The next level. It is what every club is searching for, apparently. A manager, an owner, a player who will take them to the next level.
At some clubs it is hard to gauge, at others unattainable.
At Tottenham, the next level is easy to identify. Win a trophy. So they have brought in a manager who does that regularly.
In his first season at Manchester United Jose Mourinho delivered the Europa League trophy
In quickly replacing Mauricio Pochettino (L) with Mourinho, Daniel Levy has backed a winner
To listen to some of the reactions to news of Mauricio Pochettino’s replacement one might be forgiven for thinking Daniel Levy had popped down to Hades and handed a contract, or his soul, to the Prince of Darkness.
Jose Mourinho, one of the most successful managers of this, or any, generation is unrecognisable in these portraits. So are his most recent tenures at Chelsea and Manchester United. They ended badly and bitterly, we know.
Yet the supposedly lousy spell at Chelsea included two trophies — the Premier League title and the League Cup. One imagines Spurs would settle for that.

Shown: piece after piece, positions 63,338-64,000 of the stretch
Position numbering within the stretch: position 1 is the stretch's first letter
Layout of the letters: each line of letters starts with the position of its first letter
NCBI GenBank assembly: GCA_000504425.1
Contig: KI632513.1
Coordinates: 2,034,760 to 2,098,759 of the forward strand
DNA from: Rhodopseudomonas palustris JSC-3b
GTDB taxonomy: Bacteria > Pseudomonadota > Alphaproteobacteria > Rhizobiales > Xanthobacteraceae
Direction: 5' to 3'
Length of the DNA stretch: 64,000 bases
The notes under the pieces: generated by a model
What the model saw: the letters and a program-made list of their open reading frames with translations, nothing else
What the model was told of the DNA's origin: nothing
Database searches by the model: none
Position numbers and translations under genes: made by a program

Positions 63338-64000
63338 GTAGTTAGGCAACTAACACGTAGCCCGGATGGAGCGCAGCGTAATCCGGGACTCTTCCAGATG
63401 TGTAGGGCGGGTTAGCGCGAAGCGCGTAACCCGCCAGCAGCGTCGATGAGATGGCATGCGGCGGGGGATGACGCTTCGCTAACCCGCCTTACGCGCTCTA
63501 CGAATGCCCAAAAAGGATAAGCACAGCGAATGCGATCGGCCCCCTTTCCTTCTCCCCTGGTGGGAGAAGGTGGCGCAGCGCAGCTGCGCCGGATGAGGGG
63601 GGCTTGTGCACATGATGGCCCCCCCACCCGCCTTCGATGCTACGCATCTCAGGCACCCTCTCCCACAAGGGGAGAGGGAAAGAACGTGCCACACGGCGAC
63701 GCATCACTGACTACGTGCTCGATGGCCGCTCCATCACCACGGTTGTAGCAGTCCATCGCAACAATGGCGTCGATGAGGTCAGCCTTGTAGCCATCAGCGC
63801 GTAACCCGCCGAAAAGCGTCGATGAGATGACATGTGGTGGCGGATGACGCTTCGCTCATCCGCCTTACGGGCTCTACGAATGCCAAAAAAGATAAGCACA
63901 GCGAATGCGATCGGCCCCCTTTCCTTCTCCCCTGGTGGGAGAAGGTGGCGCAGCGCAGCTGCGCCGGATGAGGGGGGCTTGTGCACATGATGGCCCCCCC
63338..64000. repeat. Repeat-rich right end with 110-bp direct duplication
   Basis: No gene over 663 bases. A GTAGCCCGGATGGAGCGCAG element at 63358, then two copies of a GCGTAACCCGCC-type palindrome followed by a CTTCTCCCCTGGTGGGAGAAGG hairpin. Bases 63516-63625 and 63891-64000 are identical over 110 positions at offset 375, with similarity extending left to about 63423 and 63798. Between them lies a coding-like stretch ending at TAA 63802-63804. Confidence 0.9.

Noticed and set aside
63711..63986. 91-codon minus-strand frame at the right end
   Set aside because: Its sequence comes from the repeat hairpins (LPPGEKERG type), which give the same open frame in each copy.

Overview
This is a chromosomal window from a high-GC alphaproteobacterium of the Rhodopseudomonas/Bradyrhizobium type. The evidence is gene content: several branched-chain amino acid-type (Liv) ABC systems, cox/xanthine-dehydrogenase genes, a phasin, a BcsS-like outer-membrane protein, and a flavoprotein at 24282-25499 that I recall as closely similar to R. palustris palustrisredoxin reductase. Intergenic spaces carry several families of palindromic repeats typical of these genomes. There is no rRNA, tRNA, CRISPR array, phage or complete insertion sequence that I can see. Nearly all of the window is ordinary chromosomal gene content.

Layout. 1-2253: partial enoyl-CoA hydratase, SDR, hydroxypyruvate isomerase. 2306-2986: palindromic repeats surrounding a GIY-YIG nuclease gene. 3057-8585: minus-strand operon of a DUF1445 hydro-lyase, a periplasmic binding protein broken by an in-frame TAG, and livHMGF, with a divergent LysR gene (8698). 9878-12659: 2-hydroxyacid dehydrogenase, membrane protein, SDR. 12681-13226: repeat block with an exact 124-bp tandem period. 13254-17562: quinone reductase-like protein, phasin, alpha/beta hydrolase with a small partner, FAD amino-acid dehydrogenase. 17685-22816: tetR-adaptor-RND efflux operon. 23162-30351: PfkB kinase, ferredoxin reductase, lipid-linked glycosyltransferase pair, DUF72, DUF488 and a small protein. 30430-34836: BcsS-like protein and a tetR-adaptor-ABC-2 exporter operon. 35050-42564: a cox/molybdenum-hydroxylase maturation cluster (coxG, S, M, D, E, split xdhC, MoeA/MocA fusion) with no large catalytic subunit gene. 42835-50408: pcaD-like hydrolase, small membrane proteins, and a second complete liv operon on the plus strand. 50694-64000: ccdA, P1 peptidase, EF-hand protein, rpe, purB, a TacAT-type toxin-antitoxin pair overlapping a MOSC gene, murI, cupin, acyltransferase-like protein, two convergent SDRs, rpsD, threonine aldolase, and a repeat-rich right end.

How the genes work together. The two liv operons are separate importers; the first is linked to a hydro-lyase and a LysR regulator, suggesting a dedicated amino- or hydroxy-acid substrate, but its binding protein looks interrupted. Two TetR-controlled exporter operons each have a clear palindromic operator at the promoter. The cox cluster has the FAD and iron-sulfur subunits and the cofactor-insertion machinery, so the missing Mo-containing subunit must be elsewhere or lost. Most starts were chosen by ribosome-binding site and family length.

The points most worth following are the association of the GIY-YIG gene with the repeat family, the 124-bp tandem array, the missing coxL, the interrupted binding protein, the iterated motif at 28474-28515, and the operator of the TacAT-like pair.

Equally, his woeful period with Manchester United produced only three — the Europa League, the League Cup and the Community Shield, which nobody considered a serious prize in this country until Mourinho started playing it for keeps. And that, as much as anything, shows the man. He is about the end return, the bottom line.
The ‘special one’ was pictured on Wednesday overseeing his first training session at Tottenham
And now Tottenham are, too. This is the next level. Mourinho is not a manager who wishes to be judged in five years.
He proved as much on Wednesday. He won’t take a few days to observe, he won’t sit in the directors’ box at the London Stadium taking stock when Tottenham play West Ham.
He took training immediately on Wednesday, he will pick the XI for Saturday, he will determine how they play and he will stand, exposed, on the touchline again. His team, his responsibility. And his win, if it happens — Tottenham’s first away from home against current Premier League opposition since December 23, 2018.
That is why the Tottenham position holds such appeal. Mourinho will not have been alone in looking at Pochettino’s squad and thinking more could be done.